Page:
Shortly after the end of the war, scout groups were set up at the local level. The 6th Bundesthing in Altenberg in July 1946 enacts new federal regulations and elects Hans Fischer as field master. In 1947, George Scouts came into contact with worldwide scouting for the first time after the war. The Scouts de France (SdF) can take part in the first jamboree after the war, the “Jamboree of Peace” in France. The DPSG has around 10,000 members in 282 tribes.

The Bundesthing 1949 worked out a new structure and a new rift and for the first time allowed women as wolfling leaders. The armory company Sankt Georg as a supplier and the Georgs publishing house are founded. The DPSG has 20,500 members. The number of members rose sharply in the 1950s and up to the early 1960s, but fell disproportionately regionally in the following years. For example, 93 tribes with over 2,600 members (1961) were counted on the Landesthing in Munich in 1962, but this number fell to 59 tribes by the Landesthing in 1970. In 1965 the federal association had 73,000 members. At the beginning of the 1970s, membership began to rise again and in 1978 exceeded 100,000. In 1990 the number of members was 112,500, stagnated for a few years and fell to around 100,000 in 2004. The current number of members (2007) is around 95,000.

Badge of the DPSG annual campaigns 1967–1969

The first "annual campaign" under the motto "Nimble hands, nimble feet create a work for physically handicapped young people" (1961) marked the beginning of the annual campaign, which to this day deal with a different political and social topic every year and in which donations for specific Projects are collected.

After only boys and men were allowed to be members of the DPSG with a few exceptions (female Wölflingsleiter), the DPSG opened up to girls and women in 1971 and has been a co-educational association ever since . In addition, there is a purely female scout association, the St. Georg Scout Association, which was founded in 1947. In 1971 the pedagogical discussion culminated in the resolution of a new order, which replaced the Boy Scout Law with the "basic lines of our view of life" and changed the DPSG pedagogically.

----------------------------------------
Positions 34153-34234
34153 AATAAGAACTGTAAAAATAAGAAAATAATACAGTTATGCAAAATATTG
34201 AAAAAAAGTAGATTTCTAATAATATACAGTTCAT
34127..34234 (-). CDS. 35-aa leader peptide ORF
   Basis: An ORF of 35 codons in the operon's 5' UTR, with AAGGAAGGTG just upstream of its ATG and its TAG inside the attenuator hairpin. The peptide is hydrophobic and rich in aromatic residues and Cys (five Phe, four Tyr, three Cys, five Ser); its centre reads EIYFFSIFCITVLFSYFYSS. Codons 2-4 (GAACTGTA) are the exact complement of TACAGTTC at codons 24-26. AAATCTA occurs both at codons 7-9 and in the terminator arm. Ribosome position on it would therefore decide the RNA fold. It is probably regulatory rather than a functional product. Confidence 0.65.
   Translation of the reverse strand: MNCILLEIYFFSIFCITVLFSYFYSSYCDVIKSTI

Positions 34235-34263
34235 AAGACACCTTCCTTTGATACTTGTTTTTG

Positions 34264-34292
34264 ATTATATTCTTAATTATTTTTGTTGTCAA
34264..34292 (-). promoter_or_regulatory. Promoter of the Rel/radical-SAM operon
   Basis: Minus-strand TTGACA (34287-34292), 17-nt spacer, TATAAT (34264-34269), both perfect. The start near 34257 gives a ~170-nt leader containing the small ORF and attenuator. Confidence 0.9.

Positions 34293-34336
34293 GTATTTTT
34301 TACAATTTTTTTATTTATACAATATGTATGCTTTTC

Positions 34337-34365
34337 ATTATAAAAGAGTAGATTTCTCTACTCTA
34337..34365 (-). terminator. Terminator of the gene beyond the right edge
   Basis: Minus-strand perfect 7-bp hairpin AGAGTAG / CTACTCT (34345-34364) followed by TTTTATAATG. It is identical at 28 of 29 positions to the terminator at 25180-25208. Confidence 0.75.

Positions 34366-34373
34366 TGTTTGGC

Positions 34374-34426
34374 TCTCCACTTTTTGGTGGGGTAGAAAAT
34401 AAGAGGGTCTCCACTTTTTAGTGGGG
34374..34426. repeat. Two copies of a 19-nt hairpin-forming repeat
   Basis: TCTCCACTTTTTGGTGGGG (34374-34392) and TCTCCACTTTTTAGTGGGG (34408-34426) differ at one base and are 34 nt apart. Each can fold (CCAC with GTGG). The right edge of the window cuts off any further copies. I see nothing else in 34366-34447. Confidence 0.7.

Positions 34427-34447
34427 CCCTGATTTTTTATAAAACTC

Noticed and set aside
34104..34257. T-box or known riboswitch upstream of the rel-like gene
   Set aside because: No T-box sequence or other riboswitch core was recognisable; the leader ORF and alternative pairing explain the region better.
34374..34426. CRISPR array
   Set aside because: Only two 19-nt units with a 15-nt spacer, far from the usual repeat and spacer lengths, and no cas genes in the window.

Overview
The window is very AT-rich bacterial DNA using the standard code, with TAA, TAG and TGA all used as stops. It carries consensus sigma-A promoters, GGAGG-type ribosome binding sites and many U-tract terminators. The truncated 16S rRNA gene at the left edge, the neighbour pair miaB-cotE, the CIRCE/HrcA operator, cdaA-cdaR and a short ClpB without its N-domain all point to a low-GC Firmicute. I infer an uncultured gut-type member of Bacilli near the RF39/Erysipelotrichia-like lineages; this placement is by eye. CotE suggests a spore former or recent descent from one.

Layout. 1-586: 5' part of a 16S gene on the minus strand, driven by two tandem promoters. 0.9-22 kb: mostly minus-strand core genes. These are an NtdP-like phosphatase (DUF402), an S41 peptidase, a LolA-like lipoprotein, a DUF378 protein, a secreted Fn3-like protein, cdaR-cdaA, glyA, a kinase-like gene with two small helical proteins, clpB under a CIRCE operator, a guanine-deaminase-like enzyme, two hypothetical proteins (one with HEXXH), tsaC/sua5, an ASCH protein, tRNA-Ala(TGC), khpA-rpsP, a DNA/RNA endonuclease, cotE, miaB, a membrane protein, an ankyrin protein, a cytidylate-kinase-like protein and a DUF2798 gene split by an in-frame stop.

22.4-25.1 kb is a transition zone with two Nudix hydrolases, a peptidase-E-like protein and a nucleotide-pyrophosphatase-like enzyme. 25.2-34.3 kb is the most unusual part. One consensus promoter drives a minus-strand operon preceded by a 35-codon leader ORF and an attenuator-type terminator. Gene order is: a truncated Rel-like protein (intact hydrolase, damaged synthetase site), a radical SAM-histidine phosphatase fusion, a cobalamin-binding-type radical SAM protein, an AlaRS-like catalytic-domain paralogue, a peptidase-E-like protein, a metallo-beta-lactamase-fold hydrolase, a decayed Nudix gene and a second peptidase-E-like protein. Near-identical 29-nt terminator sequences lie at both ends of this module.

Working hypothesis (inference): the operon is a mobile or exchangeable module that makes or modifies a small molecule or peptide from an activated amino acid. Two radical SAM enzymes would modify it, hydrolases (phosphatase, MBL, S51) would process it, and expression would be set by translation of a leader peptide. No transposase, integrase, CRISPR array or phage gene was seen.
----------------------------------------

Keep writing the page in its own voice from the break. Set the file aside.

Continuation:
In protest against the implementation of the resolutions of the Second Vatican Council , individual Catholic-traditionalist members of the DPSG split off as the European Catholic Scouting Association in 1976 .

The 57th Federal Assembly in 1995 brought another far-reaching change, with the introduction of “child participation”, according to which children should have a say in group lessons and life in the tribe.

The “update” perspective development process begins in 2001 and critically questions the DPSG with its goals and order.

In 2005, the Federal Assembly passed new rules for the association. This also includes the reintroduction of a boy scout law in a contemporary form.

The parts of the order that describe the work in the stages and thus form the basis of the educational work will be decided in a revised form at the 2018 Federal Assembly. This also shifts the age limits.

Due to the corona pandemic, the first digital federal assembly took place from 20 to 24 May 2020. The election of the federal chairman was carried out by postal vote . The teacher Annka Meyer from Aachen was elected as federal chairwoman , her term of office begins on November 1st, 2020. The Pentecost camp from May 29th to June 1st, 2020 did not take place in the federal center Westernohe , but was carried out completely online.

Annual promotions